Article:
Ohio Man Pleads Guilty to Cheating NFL Players in $25,000 Charity Fraud Scheme
KANSAS CITY, Mo. – An Ohio man who defrauded multiple NFL players – including a player for the Kansas City Chiefs – out of nearly $25,000 earmarked for charitable causes, pleaded guilty in federal court today.
Camario A. Richardson, 39, of Maple Heights, Ohio, pleaded guilty before U.S. District Judge Stephen R. Bough to one count of mail fraud.
Richardson claimed to have contacts with Nike and agreed to deliver Nike-branded merchandise to five NFL players. None of the victim players are identified by name in court documents.
The specific charge to which Richardson pleaded guilty involved a Kansas City Chiefs player who paid $6,000 to Richardson to provide 300 Nike-branded backpacks. The backpacks were for a “Book Bag Giveaway” charitable event for children in need of a school backpack at the start of the 2016 school year. Richardson was paid in April 2016, but never delivered any backpacks.
Richardson also admitted that he engaged in the same fraud scheme by taking $17,280 from the players of three other NFL teams, all as payment for backpacks those players planned to give away at similar charitable events. In June 2016, Richardson took $6,480 from a Tampa Bay Buccaneers player and $6,480 from an Indianapolis Colts player, each of whom were promised 300 backpacks that Richardson failed to deliver, and $4,320 from a Cincinnati Bengals player who was promised 200 backpacks that Richardson failed to deliver.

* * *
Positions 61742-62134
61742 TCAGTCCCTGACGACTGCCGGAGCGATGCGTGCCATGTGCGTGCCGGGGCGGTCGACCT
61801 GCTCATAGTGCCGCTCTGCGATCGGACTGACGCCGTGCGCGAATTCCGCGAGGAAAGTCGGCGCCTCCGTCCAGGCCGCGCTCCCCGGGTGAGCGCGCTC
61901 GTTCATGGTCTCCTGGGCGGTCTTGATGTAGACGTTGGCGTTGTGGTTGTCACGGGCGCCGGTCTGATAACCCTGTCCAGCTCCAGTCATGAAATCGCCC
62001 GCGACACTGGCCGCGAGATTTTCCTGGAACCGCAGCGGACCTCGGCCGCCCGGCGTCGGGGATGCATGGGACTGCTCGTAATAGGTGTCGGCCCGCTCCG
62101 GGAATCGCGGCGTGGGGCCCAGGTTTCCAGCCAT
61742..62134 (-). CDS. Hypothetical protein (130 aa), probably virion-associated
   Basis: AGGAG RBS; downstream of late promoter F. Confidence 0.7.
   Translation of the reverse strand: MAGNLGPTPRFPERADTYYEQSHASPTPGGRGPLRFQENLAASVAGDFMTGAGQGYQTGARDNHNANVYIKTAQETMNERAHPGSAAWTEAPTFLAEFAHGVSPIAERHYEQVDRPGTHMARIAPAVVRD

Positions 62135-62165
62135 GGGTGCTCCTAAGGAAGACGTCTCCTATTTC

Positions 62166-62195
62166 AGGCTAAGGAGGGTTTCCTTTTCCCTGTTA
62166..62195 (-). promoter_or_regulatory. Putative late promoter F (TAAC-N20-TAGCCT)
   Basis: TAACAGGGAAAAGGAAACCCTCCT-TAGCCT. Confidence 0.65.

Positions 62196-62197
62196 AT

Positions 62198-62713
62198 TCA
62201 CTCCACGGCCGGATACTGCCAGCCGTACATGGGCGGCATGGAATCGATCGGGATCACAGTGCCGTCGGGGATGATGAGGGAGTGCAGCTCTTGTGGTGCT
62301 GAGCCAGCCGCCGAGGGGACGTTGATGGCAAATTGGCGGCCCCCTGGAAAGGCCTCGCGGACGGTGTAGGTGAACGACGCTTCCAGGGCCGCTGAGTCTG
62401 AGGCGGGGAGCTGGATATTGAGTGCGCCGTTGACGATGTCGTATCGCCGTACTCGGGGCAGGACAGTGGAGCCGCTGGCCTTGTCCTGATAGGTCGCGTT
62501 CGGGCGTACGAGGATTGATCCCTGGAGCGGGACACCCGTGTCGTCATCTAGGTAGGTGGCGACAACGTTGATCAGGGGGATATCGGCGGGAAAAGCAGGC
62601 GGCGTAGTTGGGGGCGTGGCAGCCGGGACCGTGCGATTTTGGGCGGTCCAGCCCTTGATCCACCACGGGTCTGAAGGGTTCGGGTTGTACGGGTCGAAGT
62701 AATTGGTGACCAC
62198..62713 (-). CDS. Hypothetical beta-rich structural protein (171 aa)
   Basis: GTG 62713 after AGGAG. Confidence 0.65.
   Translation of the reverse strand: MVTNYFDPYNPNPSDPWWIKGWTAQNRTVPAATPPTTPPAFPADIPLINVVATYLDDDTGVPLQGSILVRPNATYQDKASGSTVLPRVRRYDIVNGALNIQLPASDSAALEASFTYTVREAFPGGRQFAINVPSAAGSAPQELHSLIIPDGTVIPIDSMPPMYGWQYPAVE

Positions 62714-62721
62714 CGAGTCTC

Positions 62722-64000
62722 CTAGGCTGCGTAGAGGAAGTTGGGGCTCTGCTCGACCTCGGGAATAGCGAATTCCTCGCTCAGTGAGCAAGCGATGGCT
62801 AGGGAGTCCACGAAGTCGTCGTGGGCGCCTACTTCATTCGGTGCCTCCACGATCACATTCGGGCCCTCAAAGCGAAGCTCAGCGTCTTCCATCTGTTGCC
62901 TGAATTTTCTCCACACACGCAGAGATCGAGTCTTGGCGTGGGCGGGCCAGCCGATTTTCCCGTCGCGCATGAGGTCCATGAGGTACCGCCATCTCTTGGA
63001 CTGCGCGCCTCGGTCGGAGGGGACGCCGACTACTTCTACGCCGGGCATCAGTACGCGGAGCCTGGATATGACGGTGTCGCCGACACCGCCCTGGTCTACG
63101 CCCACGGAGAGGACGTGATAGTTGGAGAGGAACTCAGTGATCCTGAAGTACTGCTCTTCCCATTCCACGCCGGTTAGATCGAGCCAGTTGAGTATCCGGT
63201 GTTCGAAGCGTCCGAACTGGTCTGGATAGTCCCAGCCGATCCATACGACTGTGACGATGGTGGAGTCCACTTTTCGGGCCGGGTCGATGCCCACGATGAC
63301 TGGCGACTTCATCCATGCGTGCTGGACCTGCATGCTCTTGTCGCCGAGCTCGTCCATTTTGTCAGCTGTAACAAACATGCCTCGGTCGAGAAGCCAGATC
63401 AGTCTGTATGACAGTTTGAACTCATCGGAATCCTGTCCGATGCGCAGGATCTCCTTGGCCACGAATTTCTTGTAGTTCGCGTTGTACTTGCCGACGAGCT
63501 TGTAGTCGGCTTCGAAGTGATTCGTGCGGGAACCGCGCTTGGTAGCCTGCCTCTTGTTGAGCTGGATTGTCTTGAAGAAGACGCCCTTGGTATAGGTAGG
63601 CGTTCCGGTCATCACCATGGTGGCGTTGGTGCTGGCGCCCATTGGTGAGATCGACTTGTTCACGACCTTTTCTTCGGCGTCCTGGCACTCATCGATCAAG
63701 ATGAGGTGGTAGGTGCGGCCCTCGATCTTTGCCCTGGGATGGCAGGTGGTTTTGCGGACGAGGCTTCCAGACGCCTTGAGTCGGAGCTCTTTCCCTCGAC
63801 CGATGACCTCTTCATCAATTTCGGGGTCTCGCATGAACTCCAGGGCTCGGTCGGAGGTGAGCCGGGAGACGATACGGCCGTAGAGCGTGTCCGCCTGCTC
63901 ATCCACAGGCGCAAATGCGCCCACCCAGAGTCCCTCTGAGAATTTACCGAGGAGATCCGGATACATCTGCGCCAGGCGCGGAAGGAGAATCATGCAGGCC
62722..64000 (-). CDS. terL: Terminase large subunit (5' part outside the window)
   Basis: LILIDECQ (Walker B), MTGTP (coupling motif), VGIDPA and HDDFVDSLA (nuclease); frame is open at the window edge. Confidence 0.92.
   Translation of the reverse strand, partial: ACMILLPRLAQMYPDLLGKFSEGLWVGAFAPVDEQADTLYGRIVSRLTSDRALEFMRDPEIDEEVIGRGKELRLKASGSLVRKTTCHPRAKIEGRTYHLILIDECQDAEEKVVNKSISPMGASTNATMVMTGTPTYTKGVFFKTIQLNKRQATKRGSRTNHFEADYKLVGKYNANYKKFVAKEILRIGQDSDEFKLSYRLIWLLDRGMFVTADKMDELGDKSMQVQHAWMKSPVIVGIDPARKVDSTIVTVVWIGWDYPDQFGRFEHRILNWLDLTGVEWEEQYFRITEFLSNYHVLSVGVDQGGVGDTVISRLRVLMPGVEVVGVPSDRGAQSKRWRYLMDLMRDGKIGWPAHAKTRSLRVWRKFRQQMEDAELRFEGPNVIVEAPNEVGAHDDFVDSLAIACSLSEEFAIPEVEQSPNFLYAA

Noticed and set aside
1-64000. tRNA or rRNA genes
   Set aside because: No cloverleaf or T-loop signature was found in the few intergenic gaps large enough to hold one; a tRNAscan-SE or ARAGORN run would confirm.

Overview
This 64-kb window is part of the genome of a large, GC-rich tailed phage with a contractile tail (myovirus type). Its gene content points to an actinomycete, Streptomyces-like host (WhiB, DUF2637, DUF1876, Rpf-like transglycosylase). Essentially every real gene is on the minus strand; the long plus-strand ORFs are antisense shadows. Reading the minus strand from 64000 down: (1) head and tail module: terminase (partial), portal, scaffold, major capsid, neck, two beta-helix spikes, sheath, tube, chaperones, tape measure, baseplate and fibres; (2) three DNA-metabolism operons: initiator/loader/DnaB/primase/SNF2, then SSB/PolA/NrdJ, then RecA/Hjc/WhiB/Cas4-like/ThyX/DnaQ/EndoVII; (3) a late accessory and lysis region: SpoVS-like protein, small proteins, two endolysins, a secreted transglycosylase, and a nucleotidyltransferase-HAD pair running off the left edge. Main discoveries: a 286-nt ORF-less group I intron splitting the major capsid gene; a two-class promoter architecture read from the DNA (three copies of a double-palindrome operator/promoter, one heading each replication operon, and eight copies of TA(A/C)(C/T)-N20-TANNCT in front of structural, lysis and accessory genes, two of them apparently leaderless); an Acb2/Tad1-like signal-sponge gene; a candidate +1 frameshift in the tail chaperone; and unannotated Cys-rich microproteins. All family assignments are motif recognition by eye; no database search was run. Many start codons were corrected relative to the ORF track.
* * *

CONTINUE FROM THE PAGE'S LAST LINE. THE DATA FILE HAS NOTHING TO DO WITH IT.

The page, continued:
As a result of Richardson’s fraud scheme, all four victim players purchased backpacks from another source for their charitable events.
Richardson also admitted that he engaged in a fraud scheme by taking $1,500 from a San Diego Chargers player in March 2016 for athletic shoes that he failed to provide.
The total fraud loss caused by Richardson’s criminal conduct was $24,780. Under the terms of today’s plea agreement, Richardson must pay $24,780 in restitution to his victims.
Under federal statutes, Richardson is subject to a sentence of up to 20 years in federal prison without parole. The maximum statutory sentence is prescribed by Congress and is provided here for informational purposes, as the sentencing of the defendant will be determined by the court based on the advisory sentencing guidelines and other statutory factors. A sentencing hearing will be scheduled after the completion of a presentence investigation by the United States Probation Office.
This case is being prosecuted by Criminal Division Chief Gene Porter. It was investigated by the U.S. Secret Service and the Lee’s Summit, Mo., Police Department.